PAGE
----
Raft of the Medusa
by Joe Pintauro
Directed by Francisco Solorzano
Featuring Jeremy Brena, John Gazzale
Barefoot Theatre Company at the Cherry Lane Studio Theatre 38 Commerce Street
October 8, 2011 — October 22, 2011
company web site
Reviewed by Martha Wade Steketee
September October 8, 2011
Raft of the Medusa produced by Barefoot Theatre Company at the Cherry Lane Studio is a revision of a 1991 ensemble piece from the early years of the AIDS epidemic that gives dramatic voice to the broadest array of those infected and in the process may lose track of part of its theatrical heartbeat.
We meet Donald (John Gazzale) in his final hallucinating moments dying of the disease and in the course of the play through flashbacks. We meet Michael (Jeremy Brena) as Donald’s once love now friend and end-of-life partner who moves into the real-time therapy session that defines the balance of the play to process his life and Donald’s life that has just ended. We meet therapist Jerry (Gil Ron) in a flashback treating Donald and as the convener of the dramatic conceit — a therapy group of people living with AIDS in 1988. Through this decision the playwright expands the cast to encompass the multiple faces of AIDS. Politics through cast size. Among the attributes of these characters we find: heterosexual women and men, a club boy, at least one intravenous drug user, a homeless woman, and men exploring their sexuality in the late 1970s/early 1980s club scene. Dramatically we find ourselves in a familiar theatrical context: people trapped or willfully placing themselves in a room to work through issues in theatre time as real time. Think Twelve Angry Men‘s jury room. Trauma, intensity, telescoped events, a death that haunts the group and deaths that linger at the edges of the playing area.
Characters yell at each other, reveal their fears and homophobia and traumas and judgment. Jeremy Brena’s portrayal of Michael’s journey through anger and acceptance of his own situation up to the door of forgiveness of Donald (who probably was the person who gave the virus to him) is nuanced and exquisite. John Gazzale gives us a harrowing death and a sweet angel of life who attempts to cajole Michael to forgive and be in his own life. A serious weakness in the portrayal of the therapist is that he never has control of his group — groups like these often have “rules of engagement” such as respecting those speaking and maintaining a certain level of decorum, not present in this group (e.g. smirking, side talking). Gil Ron’s Dr. Jerry often fades to the background in an unbelievable way that pulls focus from the reality of the setting while it does allow characters to spout off at one another.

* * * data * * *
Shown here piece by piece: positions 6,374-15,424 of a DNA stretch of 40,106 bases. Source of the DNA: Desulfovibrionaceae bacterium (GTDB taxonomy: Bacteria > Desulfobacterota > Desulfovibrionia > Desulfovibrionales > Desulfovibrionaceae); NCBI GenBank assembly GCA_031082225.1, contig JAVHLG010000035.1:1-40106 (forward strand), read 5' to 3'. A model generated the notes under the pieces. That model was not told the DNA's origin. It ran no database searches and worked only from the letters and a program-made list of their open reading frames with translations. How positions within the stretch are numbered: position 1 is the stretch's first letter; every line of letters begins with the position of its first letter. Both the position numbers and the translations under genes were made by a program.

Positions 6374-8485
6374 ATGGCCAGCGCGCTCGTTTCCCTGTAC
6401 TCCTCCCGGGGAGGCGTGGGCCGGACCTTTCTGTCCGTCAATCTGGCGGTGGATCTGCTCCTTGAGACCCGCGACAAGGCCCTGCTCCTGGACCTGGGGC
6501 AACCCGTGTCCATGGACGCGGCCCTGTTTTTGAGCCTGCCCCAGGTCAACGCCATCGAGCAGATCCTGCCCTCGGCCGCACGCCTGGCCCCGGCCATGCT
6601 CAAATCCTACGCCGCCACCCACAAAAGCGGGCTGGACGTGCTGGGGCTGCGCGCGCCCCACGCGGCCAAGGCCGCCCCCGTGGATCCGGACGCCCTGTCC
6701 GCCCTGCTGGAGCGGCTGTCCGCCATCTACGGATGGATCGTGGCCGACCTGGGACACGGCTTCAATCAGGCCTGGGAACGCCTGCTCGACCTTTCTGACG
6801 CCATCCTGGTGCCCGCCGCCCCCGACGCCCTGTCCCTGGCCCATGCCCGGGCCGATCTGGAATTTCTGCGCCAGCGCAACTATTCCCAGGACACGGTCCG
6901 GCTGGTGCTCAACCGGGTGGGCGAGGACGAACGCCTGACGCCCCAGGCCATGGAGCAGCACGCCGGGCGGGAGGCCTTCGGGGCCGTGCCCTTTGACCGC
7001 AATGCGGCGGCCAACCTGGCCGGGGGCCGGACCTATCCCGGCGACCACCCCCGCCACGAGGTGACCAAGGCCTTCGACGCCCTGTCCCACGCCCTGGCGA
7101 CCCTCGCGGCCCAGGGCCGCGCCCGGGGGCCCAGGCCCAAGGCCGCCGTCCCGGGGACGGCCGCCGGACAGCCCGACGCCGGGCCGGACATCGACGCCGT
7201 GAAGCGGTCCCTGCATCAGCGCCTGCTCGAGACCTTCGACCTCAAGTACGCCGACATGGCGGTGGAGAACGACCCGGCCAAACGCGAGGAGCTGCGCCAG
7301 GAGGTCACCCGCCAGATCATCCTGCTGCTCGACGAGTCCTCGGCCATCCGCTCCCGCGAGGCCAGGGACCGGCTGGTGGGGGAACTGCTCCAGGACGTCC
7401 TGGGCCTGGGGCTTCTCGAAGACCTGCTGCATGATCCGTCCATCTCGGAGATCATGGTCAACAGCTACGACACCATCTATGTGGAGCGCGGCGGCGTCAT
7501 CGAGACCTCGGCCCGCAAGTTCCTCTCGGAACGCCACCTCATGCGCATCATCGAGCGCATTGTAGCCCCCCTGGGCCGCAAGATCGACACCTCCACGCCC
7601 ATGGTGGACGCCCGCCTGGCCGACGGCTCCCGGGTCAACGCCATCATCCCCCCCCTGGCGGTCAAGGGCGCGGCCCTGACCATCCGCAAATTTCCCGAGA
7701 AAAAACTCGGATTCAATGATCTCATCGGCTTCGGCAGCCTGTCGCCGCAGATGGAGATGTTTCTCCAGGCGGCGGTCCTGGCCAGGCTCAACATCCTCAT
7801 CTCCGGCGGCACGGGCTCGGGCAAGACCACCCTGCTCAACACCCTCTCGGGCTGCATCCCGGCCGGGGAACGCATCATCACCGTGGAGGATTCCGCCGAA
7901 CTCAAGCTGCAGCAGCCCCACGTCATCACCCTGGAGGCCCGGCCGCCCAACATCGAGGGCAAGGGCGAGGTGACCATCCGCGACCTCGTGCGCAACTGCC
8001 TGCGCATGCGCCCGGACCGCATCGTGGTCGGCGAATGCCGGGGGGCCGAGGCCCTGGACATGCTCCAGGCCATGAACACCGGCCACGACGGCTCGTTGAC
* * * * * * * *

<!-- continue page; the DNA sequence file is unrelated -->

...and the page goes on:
Playwright Joe Pintauro draws inspiration, he tells us (in playbill notes and dramaturgical materials), from Theodore Gericault‘s 1812 painting of survivors and victims of a real shipwreck. The play-title-inspiring raft holding dead and dying human bodies was evoked, archived reviews tell me, in moments of the original New York production’s staging. No such calls backs, explicit or implicit, are made in the present production. The sense to make of this title’s symbolism and this historical play crafted in the early years of an epidemic remain murky. We do have sequences of piles of angry physical fighting characters on the stage — choices of director Francisco Solorzano. We have some subtle and fleshed out stories upon which we could focus (Donald and Michael and Dr. Jerry). We have a particular era’s lack of understanding of the nature of the disease and medical resources (drugs, treatments, life-enhancing regimens). And we have the political agenda to illustrate the many faces of a dastardly disease.
History on stage. With respect — another version of a passion play.
© Martha Wade Steketee (October 11, 2011)